I’ve also noticed, as I meet more D-families, that those whose children have the best control do NOT restrict carbs. They do meticulous logging, they are constantly tweaking basals and bolus ratios, their children are disciplined and willing to do things like waiting for the bend, they know how every minute ingredient in food affects their BG and they certainly avoid a few spiky carbs and certain times – but they do not restrict carbs.
So all I’m saying is that yes, many people have success with a low-carb diet, but that it doesn’t mean a doctor is “older” or “confused” if they’re not crazy about it. The evidence base – both in real life and in the literature – is not sufficient to make that the first-line recommendation for patients.
It is true that you need to bolus differently for low carb and some (like your son) may not do well on the diet. But for years we have put up with being told that low carb is bad for everyone and that position has now crumbled. The science is there and even the Academy of Nutrition of Dietetics has reversed their position as demonstrated by their latest input to the USDA Dietary Guidelines which recommends restricting carbs for the entire US population.
I’m not suggesting that you need to change anything in your son’s diet, but it is not at all clear that you can extend your experience to a broader population. My experience with higher carb diets suggests that it would raise my blood sugars into the 300-400s after meals, cause me extensive serious hypos and probably raise my A1c by a couple of points. All very bad outcomes.
The point here is that I am T2, not on insulin, and I am not able to do anything to affect spikes except exercise and drink lots of water. This study is about T2s, most of whom are not on insulin.
T2s get the short end of the stick, most do not have cgms nor even pumps. Here in Australia I am told I only need to test bgs once a year and should eat high carb low fat. What sort of advice is this to give a diabetic?!!!
And I do wish I could discuss diet properly with a health professional who understands more than one protocol.
So, people shouldn’t try LCHF because it’s hard to follow? I’m so tired of hearing that. And, of course, most people who do LCHF say, “Well, if I can do it, so can you.” And that’s true. But that’s not the real problem with the " it’s hard to follow" argument. The problem with that argument is that the best response is actually, “So, what?”
So what if it’s hard to follow. Do you tell a salt-sensitive person with hypertension that it’s OK to eat a high salt diet, anyway, since it’s so hard to reduce salt if you’re a person who loves salty foods? Do you tell a person with a shellfish allergy to just carry their Epipen, since it’s so hard to not eat shellfish, if you love it so much? Or tell a patient with celiac that you know it’s hard to live without that bread, pasta, and other gluten-heavy foods, so we’ll give you a low gluten diet instead? No, you don’t do that. You tell patients that you’re sorry that it’s hard, but they have to follow that diet if they want their health to improve, and in some cases, if they want to stay alive. Diabetes is the only health condition I know of where the recommended diet is to eat more of what your body has trouble metabolizing properly.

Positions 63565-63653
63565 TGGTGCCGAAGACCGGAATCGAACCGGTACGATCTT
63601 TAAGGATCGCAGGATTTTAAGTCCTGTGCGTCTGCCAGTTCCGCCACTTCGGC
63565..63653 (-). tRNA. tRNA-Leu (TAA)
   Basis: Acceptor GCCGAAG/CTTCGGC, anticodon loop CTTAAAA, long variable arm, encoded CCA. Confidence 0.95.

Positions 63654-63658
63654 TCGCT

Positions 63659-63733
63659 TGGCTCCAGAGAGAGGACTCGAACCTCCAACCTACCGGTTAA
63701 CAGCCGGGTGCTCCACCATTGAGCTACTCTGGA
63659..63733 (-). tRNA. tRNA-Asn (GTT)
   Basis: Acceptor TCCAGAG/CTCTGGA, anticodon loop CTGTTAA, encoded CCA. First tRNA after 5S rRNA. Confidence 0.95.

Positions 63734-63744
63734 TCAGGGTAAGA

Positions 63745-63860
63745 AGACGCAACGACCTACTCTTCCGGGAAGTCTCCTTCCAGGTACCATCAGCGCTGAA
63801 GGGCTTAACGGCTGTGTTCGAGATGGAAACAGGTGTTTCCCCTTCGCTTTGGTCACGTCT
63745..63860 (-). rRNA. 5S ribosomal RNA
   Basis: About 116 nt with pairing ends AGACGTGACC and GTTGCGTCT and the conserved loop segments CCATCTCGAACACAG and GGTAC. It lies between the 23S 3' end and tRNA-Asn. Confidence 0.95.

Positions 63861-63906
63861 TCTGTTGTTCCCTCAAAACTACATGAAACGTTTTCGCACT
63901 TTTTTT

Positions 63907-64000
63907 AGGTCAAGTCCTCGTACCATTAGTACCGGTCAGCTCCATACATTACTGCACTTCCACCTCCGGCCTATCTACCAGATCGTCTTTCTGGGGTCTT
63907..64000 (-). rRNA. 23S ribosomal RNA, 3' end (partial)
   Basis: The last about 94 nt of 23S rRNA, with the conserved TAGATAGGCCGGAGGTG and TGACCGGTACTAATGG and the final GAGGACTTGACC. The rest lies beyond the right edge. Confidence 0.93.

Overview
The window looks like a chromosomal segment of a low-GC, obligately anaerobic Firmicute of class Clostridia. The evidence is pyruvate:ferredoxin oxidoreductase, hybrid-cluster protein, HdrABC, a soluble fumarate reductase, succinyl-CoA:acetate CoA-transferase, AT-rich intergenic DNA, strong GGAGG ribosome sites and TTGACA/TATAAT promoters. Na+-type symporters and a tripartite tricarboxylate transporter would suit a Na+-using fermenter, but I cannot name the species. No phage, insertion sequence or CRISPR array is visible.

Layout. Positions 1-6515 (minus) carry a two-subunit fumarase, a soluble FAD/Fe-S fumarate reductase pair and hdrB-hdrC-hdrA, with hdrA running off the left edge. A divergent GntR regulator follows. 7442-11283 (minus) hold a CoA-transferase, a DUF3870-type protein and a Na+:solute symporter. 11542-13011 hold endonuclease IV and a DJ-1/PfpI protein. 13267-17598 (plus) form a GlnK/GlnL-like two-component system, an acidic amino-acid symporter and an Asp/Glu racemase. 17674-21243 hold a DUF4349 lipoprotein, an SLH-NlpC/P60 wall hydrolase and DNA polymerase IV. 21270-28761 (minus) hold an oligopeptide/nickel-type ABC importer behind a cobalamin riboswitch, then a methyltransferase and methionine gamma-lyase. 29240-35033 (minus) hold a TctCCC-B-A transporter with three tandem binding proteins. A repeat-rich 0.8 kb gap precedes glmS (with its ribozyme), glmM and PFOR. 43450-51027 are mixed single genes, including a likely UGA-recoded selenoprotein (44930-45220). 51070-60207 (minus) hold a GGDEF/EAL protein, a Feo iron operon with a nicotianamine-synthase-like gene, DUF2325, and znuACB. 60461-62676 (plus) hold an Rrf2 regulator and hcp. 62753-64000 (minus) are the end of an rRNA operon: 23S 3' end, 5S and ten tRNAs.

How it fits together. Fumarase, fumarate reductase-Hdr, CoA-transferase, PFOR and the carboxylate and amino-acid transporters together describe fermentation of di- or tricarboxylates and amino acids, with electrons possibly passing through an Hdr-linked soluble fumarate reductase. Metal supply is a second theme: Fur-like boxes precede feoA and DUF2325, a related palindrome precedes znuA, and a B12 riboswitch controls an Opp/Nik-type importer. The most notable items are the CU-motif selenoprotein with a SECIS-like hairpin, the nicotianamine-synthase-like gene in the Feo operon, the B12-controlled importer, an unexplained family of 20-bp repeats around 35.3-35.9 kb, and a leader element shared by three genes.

The other thing about the “it’s to hard to follow” argument is that the people saying it are usually medical people and researchers without diabetes who are imagining themselves having to follow it and thinking no way. I thought that I could never do it, which is why I never tried the Atkins diet in all of my futile efforts to lose weight. But that was before. After I was diagnosed, I was taught by a CDE to do the carb-counting thing with a total daily carbs of around 120-130. I had lots of ups and downs. I felt awful. So I did a lot of research and discovered LCHF. I decided to try it for a few months. It did the trick, giving me a motivational boost to stick with it long-term. And now, there’s a good-sized community of people following LCHF and ketogenic diets, with lots of recipes and support out there. There was a lot less of that when I started LCHF. Having those resources make it a lot easier.
So, I think that instead of saying, "It’s too hard, so we’re not even going to try it, " they should tell their patients, “Let’s give this a reasonable shot. Here are resources to help you stick with this diet plan.” And set up a test period that people can follow in order to find out if it’s the best food plan for them. If it’s not LCHF, then try something else until you find what works best for you. The thing is, until you’ve tested any diet, you can’t know which foods will give you the best results. I think it’s a mistake to take a potentially helpful diet off the table “because it’s hard to follow”. Again-so what?